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Is the Stethoscope Living on Borrowed Time?
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THURSDAY, Jan. 23, 2014 (HealthDay News) -- A stethoscope draped across a doctor's chest is as classic an image of medicine as a white coat or a wooden tongue depressor.
But the stethoscope is an old-fashioned device that has outlived its usefulness and should be replaced in the very near future, a pair of prominent New York City cardiologists contends.
Hand-held ultrasound devices are becoming less expensive and soon will offer a viable and preferable alternative to the stethoscope, said Dr. Jagat Narula, associate dean for global affairs at Mount Sinai School of Medicine and editor-in-chief of the journal Global Heart. His editorial outlining the argument was published recently in the journal.
Doctors of the future will tote a small ultrasound device around in their pocket and use it to peek at a person's internal organs, rather than listening to the organs with a stethoscope, Narula wrote with his Mount Sinai colleague Dr. Bret Nelson.
"We should be able to replace the stethoscope with ultrasound," Narula said. "Basically the time has come that we need to ascend to a new era. We have this technology available to us, and we need to use it not only as an investigational and diagnostic tool but as a basic patient examination tool."
That said, many doctors will not throw away their stethoscopes without a fight.
"I disagree with the author's premise. The stethoscope is as important as it ever has been," said Dr. Charles Cutler, chairman of the American College of Physicians' Board of Regents. "I understand where the author is coming from, and as a world we are going more and more toward technology. But I think in medicine, more is not always better."
The stethoscope dates back to 1816, when it was invented in Paris by the French physician Rene Laennec. Laennec pioneered its use in diagnosing chest conditions, and it has since become a standard piece of equipment in basic patient examinations.
Ultrasound technology came along in the 1950s, and has gotten more portable and more accurate over time, Narula pointed out. Doctors can now purchase a device not much larger than a deck of cards, with the technology and screen of modern smartphones, for between $8,000 and $10,000.
"As competition arises, I believe this will be between $1,000 and $2,000 within a year or two," Narula said. "Once it is at that cost, it will be used much more commonly than it is used today."
Ultrasound allows a doctor to actually see a patient's organs, rather than listening to them for clues of illness, he explained. This will reduce the need for unnecessary testing, he argued, as doctors will be able to see for themselves rather than sending a patient for a follow-up CT scan or MRI.
"You can look at almost everything, right there at the bedside or examination room," Narula said. "Most of the time, the technology takes you away from the patient. By doing this, we will be bringing back the relationship between the doctor and the patient."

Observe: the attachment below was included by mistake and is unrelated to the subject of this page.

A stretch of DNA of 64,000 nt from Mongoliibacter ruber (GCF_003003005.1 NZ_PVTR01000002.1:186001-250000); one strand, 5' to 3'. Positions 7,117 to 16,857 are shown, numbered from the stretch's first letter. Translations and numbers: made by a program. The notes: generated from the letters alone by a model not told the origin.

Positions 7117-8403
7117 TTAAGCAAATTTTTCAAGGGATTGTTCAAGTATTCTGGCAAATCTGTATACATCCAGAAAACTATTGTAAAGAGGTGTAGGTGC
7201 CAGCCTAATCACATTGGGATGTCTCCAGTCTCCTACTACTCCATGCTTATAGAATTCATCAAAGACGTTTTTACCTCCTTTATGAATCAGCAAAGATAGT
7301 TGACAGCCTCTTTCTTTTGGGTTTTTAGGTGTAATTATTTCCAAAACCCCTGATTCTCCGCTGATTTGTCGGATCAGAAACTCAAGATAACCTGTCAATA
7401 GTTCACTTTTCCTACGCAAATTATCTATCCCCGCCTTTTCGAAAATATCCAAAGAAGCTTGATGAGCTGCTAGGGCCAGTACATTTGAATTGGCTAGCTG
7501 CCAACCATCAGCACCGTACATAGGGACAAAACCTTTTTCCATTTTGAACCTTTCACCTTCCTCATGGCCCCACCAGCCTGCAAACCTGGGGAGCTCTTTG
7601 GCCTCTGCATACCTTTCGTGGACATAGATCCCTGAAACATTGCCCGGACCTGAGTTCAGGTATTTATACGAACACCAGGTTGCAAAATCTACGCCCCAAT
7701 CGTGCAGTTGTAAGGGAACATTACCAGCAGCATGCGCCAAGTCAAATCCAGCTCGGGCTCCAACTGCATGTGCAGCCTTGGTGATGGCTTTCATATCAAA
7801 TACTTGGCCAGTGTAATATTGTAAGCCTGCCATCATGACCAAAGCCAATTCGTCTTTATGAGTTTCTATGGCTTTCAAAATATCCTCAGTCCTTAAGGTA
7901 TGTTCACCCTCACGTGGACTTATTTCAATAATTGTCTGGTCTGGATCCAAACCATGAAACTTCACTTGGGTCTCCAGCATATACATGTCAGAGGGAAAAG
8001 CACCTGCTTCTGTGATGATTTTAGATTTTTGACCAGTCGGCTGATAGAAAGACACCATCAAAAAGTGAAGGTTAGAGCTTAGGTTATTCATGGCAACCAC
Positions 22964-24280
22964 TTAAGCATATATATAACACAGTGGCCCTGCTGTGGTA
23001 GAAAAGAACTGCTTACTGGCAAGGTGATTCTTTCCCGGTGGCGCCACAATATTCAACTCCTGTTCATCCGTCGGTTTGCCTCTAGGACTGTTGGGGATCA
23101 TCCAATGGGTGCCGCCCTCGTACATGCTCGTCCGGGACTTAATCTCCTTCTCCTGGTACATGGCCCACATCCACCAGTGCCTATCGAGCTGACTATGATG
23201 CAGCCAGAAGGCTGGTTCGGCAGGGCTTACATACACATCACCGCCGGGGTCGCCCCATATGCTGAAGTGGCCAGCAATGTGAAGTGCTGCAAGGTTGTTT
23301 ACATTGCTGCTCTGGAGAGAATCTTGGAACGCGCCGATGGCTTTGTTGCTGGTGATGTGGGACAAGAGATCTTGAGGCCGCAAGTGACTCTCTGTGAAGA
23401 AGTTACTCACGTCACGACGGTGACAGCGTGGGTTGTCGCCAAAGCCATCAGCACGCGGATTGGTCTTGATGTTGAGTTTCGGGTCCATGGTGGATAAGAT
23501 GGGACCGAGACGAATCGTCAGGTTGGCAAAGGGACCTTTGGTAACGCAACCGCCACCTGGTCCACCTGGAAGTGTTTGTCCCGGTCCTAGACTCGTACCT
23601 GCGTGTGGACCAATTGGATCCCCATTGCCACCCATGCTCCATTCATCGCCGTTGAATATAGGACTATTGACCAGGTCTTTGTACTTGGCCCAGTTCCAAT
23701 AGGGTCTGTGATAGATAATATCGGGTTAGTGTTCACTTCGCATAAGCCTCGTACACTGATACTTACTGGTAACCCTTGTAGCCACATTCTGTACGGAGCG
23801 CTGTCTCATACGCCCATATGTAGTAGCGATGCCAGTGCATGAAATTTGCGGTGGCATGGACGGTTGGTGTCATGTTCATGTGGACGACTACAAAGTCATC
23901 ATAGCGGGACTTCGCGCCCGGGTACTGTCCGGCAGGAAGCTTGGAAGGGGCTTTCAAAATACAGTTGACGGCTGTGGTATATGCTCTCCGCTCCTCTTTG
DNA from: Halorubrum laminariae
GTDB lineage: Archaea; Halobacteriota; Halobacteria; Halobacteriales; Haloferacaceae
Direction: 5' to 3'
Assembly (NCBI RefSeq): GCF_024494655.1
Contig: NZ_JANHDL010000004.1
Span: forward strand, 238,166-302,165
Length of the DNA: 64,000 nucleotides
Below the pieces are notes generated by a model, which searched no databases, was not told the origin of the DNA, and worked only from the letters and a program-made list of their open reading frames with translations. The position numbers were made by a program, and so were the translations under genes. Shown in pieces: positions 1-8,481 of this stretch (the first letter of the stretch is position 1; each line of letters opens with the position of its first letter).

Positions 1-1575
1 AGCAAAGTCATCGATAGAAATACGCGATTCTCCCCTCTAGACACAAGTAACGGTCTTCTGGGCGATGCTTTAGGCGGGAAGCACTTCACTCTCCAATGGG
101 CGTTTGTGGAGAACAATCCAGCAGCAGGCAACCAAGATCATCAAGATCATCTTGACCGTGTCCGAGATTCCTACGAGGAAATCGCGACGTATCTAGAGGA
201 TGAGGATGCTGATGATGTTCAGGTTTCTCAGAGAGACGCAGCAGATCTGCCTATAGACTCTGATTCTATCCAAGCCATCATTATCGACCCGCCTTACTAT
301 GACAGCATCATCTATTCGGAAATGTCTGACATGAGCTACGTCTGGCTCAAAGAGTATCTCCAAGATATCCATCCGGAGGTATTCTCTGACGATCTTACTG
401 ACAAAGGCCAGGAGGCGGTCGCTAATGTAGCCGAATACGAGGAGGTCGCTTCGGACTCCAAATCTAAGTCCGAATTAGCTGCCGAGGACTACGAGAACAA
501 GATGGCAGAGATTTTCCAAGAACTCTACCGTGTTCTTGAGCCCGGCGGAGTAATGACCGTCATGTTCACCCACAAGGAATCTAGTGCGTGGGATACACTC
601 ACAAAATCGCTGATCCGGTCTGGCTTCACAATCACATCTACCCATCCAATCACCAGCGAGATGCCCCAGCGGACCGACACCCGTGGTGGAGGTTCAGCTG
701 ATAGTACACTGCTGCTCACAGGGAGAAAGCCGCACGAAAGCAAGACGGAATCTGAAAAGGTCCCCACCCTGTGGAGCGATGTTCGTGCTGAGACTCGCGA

But Cutler believes the opposite will occur, and more unnecessary tests will take place because doctors will see many things they can't interpret.
"An ultrasound will turn up things that may not be there," Cutler said, providing the example of a heart valve that looks a little different on an ultrasound, leading the doctor to call for a CT scan. "It may be a false alarm, but now you have ordered the test and you have worried the patient," he explained.
Another expert pointed out another downside with ultrasound technology.
Adopting ultrasound will also place a huge burden on medical students, who will have to learn how to properly read ultrasound results on top of their already packed curriculum, said Dr. Robert Bonow, a cardiologist at Northwestern Memorial Hospital in Chicago and a spokesman for the American Heart Association.
But Narula believes ultrasound will become more ubiquitous as medical schools begin teaching use of the technology as a common examination tool.
"I think it has to be a part of culture, and it will become part of culture when we begin using it in medical school," Narula said.
However, cost will be a deciding factor that keeps ultrasound technology from replacing the stethoscope anytime soon, Cutler said.
"A stethoscope costs $25," he said. "Why should the medical system spend millions of dollars on equipment when they don't have to? They could spend a fraction of the cost on stethoscopes."
Bonow shares Cutler's concerns. He likens ultrasound to the hand-held medical device used in "Star Trek" that doctors waved over patients.
"I believe that's not going to be science fiction in 30 to 50 years, but going from here to there is going to take several steps we're going to have to explore," Bonow said. "Maybe we should give 50 percent of the medical students training in this device and see how well they perform relative to the others. But I don't think we're ready to throw away the stethoscope."
SOURCES: Jagat Narula, M.D., associate dean, global affairs, Mount Sinai School of Medicine, New York City, and editor-in-chief, Global Heart; Charles Cutler, M.D., chairman, American College of Physicians' Board of Regents; Robert Bonow, M.D., cardiologist, Northwestern Memorial Hospital, Chicago, and spokesman, American Heart Association; December 2013 Global Heart
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